Brain Awareness Video Contest

Can Your Computer Read Your Mind?

  • Published11 Oct 2022
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  • Source BrainFacts/SfN

Reading minds may seem like science fiction. But by eavesdropping on specific connections in the brain, scientists can translate certain signals into text, speech or even movement using brain-computer interfaces. Those brain recordings also drive neuroprosthetics, which use signals in the brain or other nerve cells to move a robotic prosthetic in real time. In addition to translating signals in the brain, scientists are studying how bioelectric medicine can stimulate the nervous system to communicate with other systems in the body, an approach that one day may be used to treat certain diseases.

This is a video from the 2022 Brain Awareness Video Contest

Created by Kiara Quinn.

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BrainFacts/SfN

You have probably seen movies or read books about a future where robots could read minds, or characters could control things just by thinking about them. But will these futuristic advancements ever become a part of our reality, or are they just a thing of science fiction? Neuroscientists, who study the body’s nervous system, might have the answer.

When you think of the nervous system, the first thing that probably comes to mind is the brain. But the nervous system is also made up of the spinal cord and nerves that connect the brain to every part of the body, such as the heart, lungs, stomach, intestines, liver, and muscles. 

You can think of the brain as the conductor of an orchestra or the coach of a sports team. It sends signals to the rest of the body to make sure everything works together to keep us healthy. It controls how we move through the world, how we think, and how we feel.

The brain communicates to the rest of the body using both electrical and chemical signals. It does this by using tiny cells called neurons that make up the nervous system. Neurons pass chemical messages to one another at a junction called a synapse. This generates an electrical signal that travels along a neuron’s axon. This electrical signal has a special term called ‘action potential.’ Sometimes neuroscientists will also refer to this event as a ‘spike’ or say that the neuron is ‘firing.’ 

We can use electrodes to ‘listen to’ these spikes and interpret what the brain is thinking. This can help individuals who have been paralyzed. Their brain can still ‘think’ about moving, but the connection between their brain and their body might be damaged, so the message never actually reaches the muscles in their arm or leg. Instead, researchers can place electrodes on the premotor cortex, one part of the brain that controls movement, to decipher what the brain is trying to say. 

If a person thinks about writing the word ‘hi’, we can use brain recordings to translate that thought and type the word ‘hi’ on a computer. This technology is called a brain-computer interface or sometimes is known as a brain-machine interface. In addition to typing words on a computer, we can also use the brain to control physical objects like wheelchairs or robotic limbs. For people who have lost a limb, their connections are intact. But they no longer have a limb to move.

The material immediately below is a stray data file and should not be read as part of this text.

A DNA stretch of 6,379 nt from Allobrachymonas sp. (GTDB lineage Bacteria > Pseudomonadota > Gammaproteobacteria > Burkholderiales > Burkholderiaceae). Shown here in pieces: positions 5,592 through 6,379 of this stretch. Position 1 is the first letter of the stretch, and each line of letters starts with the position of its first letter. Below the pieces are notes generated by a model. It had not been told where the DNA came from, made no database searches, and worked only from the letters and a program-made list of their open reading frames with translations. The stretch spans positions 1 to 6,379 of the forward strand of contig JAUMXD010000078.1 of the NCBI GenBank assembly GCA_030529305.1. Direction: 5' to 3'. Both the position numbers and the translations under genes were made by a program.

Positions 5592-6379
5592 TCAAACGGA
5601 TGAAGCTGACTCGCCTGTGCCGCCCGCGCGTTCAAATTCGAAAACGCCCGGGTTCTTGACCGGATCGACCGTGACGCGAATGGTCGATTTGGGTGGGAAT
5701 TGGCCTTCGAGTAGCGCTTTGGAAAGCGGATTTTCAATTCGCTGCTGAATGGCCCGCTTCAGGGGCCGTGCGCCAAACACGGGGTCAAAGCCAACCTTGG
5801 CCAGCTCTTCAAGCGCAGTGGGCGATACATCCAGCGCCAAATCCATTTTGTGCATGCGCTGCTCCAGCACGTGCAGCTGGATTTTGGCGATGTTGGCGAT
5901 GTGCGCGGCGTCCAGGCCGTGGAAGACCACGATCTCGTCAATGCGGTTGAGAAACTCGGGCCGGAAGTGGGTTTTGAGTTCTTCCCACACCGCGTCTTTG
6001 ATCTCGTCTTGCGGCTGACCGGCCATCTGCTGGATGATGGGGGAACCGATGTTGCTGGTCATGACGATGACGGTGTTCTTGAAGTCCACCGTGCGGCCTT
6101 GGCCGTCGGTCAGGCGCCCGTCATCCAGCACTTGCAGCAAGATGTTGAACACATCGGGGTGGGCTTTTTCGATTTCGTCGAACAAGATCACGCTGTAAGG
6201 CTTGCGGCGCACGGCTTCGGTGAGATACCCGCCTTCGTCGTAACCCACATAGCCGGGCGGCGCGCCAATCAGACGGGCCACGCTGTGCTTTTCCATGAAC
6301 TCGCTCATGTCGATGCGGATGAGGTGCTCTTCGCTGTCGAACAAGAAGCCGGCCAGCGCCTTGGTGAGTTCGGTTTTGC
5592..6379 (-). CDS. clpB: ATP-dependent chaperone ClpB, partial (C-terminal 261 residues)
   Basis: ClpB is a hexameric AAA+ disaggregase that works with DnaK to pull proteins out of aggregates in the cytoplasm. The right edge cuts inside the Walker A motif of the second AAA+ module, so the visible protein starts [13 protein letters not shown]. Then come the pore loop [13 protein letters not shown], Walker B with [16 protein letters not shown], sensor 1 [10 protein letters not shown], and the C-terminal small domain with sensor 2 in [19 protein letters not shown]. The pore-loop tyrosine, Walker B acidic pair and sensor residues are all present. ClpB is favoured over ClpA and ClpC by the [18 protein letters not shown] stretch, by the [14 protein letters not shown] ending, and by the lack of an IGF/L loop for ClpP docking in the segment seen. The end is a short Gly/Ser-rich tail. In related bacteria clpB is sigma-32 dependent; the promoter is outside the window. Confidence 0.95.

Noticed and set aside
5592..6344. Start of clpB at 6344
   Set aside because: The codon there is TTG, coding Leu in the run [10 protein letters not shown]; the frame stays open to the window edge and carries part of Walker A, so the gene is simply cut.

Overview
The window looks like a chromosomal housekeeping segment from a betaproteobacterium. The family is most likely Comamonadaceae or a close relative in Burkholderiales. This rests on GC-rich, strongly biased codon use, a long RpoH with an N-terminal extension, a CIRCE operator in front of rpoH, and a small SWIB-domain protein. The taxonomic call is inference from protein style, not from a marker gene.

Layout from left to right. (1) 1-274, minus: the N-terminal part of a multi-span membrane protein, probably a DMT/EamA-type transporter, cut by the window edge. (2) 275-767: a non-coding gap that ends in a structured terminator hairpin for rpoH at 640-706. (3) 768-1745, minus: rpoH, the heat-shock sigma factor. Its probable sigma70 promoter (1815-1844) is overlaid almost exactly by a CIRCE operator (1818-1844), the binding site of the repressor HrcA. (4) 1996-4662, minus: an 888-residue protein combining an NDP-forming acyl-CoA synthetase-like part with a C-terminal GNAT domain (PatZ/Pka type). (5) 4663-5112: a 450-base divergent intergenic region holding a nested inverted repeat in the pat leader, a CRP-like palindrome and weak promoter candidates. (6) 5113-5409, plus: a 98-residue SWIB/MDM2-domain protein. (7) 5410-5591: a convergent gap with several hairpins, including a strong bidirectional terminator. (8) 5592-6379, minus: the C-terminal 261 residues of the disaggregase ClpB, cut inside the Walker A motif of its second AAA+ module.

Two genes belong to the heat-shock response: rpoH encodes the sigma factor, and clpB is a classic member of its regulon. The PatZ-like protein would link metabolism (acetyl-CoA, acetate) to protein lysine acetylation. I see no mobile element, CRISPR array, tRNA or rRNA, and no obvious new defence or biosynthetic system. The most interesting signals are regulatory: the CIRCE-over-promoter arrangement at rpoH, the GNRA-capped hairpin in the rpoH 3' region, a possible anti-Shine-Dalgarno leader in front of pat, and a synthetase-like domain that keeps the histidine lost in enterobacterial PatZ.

Scientists can use recordings from the brain, spinal cord, or even peripheral motor nerves to find out when the person wants to bend their elbow and then can use that information to bend a replacement robotic limb in real time. These robotic limbs are often referred to as neuroprosthetic limbs. Some neuroprosthetics are so advanced that people have even learned to do tasks as complicated and intricate as playing a song on the piano just how they would with a normal hand.

On top of just listening to the nervous system, we can also speak back to it! Remember how one neuron sent chemical messages to a second and it generated an action potential along the axon? We can achieve a similar effect by using electrical stimulation to trigger the action potential.  This has inspired a field called bioelectronic medicine. Instead of using chemical-based drugs to treat diseases, we can use electricity.

Earlier, we said the brain is connected to every organ in the body. This means that we can treat a wide range of diseases affecting the whole body just by communicating with the nervous system. For example, in autoimmune diseases such as rheumatoid arthritis, the body’s immune system is hyperactive and mistakenly attacks healthy parts of the body, causing painful inflammation of joints. Drugs are currently used to suppress the immune system, but stimulating the nervous system has also been shown to be good at regulating the immune system, potentially with less adverse side effects. The possibilities don’t stop there — in the future we could use bioelectronic medicine to treat diabetes, epilepsy, certain cancers, and so much more.

We started this video asking the question, “could technology in science fiction really become a reality?” Well, the answer is some of it already is. But we have only just scratched the surface of what is possible. Before we can drive cars with our mind or cure diseases with a smartphone app, there is still a lot to learn about the nervous system. The brain is the most complicated organ in our body and there is still so much more that we don’t know about it. In fact, it is estimated there are 86 billion neurons in the human body. To give you an idea of how many that is, it is over 10 times the world population. 

It is going to take a lot of research to understand what each of those neurons do and how they connect to one another. But with the help of future neuroscientists, doctors, and engineers like you, the possibilities are endless.